Imagine a world where instead of being trapped on the tube on your morning commute, you’re cruising through traffic in the sky – potentially zooming past the London Eye. Across the past year, Atheneum has seen an increased flow of projects focused on the possible reality of flying cars, with clients utilizing our resources and specialist market intelligence to determine that this may become the norm sooner than you think.
The technology has already been developed – the current opportunity is in commercializing practical use. Uber is investing in transporting passengers in the sky, aiming to equate the cost pool of four air passengers to that of an Uber-X today. ATI has developed a low-cost flying car that can be refueled at conventional fuel stations and is well suited for disaster relief operations or cargo transportation, set for sale in 2018. Amazon’s ‘Prime Air’ will deliver packages of up to 25 kilograms in under 30 minutes and given that 8% of Amazon’s products are below 25 Kg there is enormous commercial potential here.
Atheneum’s research has focused on the scalability question for small un-manned aerial systems and the practical needs that can be served. We have identified that regional Emergency services, Construction, Agricultural and Media applications will gain the most value from Flying Cars. These applications can not only help navigate the complexities of a novel industry, but also prove to be sound investments. Most recently, Atheneum provided its clients specialist market intelligence to understand the infrastructure investment costs of supporting wide spread use of Flying Cars in Europe. Many investment teams are also looking to understand the practical requirements related to ground infrastructure, airborne infrastructure, and the cost of changing current infrastructure. The case for investment is not always clear, which is where specialist insights can help fast track potential investment decisions.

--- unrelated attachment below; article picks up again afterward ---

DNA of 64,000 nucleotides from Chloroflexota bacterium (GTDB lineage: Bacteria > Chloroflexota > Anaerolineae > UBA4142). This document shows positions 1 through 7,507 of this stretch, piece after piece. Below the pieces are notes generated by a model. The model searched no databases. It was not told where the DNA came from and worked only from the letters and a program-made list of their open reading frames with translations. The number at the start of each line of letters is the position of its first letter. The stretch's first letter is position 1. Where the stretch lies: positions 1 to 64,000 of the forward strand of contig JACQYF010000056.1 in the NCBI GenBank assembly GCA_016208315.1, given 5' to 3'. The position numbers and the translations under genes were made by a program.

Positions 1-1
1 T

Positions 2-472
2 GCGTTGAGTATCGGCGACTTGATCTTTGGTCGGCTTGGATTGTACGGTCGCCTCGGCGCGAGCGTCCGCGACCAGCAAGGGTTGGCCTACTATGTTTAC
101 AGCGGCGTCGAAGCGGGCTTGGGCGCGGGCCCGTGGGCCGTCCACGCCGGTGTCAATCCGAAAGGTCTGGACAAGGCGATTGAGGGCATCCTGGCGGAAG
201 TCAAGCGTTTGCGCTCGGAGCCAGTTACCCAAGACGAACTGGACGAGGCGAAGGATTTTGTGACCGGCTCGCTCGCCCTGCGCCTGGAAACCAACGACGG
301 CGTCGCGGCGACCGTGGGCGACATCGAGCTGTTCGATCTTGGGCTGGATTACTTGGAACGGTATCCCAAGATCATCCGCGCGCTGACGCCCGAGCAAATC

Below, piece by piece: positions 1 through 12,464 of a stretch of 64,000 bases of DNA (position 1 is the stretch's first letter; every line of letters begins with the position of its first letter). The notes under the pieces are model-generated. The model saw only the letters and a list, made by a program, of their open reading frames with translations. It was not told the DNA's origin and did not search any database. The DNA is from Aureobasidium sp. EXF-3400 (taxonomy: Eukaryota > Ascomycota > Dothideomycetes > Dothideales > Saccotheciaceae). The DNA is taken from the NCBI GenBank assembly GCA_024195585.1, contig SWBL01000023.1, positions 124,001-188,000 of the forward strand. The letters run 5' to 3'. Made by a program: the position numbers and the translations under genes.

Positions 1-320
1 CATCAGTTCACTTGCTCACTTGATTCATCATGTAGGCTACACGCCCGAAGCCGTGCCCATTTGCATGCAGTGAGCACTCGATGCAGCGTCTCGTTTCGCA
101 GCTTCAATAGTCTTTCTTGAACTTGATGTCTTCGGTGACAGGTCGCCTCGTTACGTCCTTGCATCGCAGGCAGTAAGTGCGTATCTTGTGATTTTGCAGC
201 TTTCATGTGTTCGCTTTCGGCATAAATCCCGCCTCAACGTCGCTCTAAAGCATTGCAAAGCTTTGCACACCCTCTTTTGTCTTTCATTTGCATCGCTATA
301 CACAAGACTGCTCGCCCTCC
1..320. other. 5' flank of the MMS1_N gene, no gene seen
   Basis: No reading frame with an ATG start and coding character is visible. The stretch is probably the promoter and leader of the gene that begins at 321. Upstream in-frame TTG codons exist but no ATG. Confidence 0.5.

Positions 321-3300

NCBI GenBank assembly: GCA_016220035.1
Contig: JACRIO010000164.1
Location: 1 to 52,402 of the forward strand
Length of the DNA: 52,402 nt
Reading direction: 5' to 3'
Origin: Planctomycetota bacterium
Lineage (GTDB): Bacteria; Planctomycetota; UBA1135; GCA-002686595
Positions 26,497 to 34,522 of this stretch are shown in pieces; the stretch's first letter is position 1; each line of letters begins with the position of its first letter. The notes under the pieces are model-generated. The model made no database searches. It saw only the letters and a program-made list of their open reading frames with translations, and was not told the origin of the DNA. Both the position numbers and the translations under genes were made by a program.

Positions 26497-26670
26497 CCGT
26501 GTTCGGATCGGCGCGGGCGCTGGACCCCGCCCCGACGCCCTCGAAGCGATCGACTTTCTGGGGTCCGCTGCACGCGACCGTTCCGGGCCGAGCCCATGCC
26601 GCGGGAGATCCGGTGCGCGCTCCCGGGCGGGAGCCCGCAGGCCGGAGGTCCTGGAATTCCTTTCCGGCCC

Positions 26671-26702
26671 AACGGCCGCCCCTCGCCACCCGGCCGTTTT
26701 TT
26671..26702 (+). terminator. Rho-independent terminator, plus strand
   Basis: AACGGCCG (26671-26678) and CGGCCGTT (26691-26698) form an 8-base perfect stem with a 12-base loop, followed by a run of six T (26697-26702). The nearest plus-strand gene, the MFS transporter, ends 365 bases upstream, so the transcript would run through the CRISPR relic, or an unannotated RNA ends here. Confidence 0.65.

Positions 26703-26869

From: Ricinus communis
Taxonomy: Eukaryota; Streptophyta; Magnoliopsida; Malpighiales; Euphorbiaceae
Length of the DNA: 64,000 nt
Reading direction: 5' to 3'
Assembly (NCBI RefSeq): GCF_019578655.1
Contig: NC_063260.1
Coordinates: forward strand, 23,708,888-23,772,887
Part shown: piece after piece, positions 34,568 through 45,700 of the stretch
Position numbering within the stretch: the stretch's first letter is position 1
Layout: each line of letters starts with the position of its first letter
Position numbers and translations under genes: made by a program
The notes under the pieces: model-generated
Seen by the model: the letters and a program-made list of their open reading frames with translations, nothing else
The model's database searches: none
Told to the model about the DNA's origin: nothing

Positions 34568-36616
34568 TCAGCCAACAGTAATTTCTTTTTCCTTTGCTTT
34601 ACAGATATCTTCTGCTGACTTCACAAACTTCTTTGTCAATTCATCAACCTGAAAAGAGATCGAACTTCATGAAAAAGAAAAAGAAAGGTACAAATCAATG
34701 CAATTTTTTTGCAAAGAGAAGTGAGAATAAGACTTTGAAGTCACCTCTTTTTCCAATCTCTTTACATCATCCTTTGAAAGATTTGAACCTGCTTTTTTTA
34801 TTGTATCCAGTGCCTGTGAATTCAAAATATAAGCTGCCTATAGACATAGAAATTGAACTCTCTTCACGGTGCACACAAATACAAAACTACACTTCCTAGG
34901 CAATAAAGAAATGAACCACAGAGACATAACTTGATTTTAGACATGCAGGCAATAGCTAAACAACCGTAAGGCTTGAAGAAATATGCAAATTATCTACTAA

The main barrier to widespread use of flying cars is current regulation. Atheneum Expert CEO of Flock, Ed Klinger, outlined as part of a recent study, that Technology advances lead to Regulation following the cautious approach that Governments needs to apply. In many cases the regulators review the risk profile of a newly introduced technology to the public as proportional to the population density of the area involved and in many cases special permission is required for flying vehicles more than 150Kg.
Although we may not yet be living in an era of flying cars, there are clear use cases for drone technology, which demonstrate its economic and environmental impact.
Interesting fact: The use of Cable Cars reduces commuting times as well as clutter and traffic pollution. Mexico City allows the Mexicable Cable Car to carry 18,000 people a day and the trip takes only 19 minutes compared to the exact same trip which takes 80 minutes by bus. Perhaps it’s time to lose the cables?